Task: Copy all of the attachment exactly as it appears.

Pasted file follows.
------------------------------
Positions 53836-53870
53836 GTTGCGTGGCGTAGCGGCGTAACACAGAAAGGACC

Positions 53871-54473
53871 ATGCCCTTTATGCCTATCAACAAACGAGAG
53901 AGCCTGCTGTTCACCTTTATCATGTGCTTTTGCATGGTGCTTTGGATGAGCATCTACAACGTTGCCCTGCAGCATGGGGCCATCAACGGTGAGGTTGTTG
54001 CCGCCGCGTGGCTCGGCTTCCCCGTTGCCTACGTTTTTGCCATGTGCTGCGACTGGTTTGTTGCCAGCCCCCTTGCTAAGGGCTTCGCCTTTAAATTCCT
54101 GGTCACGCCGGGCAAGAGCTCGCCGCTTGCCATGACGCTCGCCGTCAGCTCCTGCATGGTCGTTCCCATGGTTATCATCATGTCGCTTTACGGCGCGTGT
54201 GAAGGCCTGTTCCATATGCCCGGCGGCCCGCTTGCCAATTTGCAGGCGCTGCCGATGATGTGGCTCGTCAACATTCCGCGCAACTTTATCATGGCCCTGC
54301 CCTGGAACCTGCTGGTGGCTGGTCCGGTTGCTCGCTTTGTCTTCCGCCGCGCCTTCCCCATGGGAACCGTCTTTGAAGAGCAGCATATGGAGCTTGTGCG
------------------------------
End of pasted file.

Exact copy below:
Positions 53836-53870
53836 GTTGCGTGGCGTAGCGGCGTAACACAGAAAGGACC

Positions 53871-54473
53871 ATGCCCTTTATGCCTATCAACAAACGAGAG
53901 AGCCTGCTGTTCACCTTTATCATGTGCTTTTGCATGGTGCTTTGGATGAGCATCTACAACGTTGCCCTGCAGCATGGGGCCATCAACGGTGAGGTTGTTG
54001 CCGCCGCGTGGCTCGGCTTCCCCGTTGCCTACGTTTTTGCCATGTGCTGCGACTGGTTTGTTGCCAGCCCCCTTGCTAAGGGCTTCGCCTTTAAATTCCT
54101 GGTCACGCCGGGCAAGAGCTCGCCGCTTGCCATGACGCTCGCCGTCAGCTCCTGCATGGTCGTTCCCATGGTTATCATCATGTCGCTTTACGGCGCGTGT
54201 GAAGGCCTGTTCCATATGCCCGGCGGCCCGCTTGCCAATTTGCAGGCGCTGCCGATGATGTGGCTCGTCAACATTCCGCGCAACTTTATCATGGCCCTGC
54301 CCTGGAACCTGCTGGTGGCTGGTCCGGTTGCTCGCTTTGTCTTCCGCCGCGCCTTCCCCATGGGAACCGTCTTTGAAGAGCAGCATATGGAGCTTGTGCG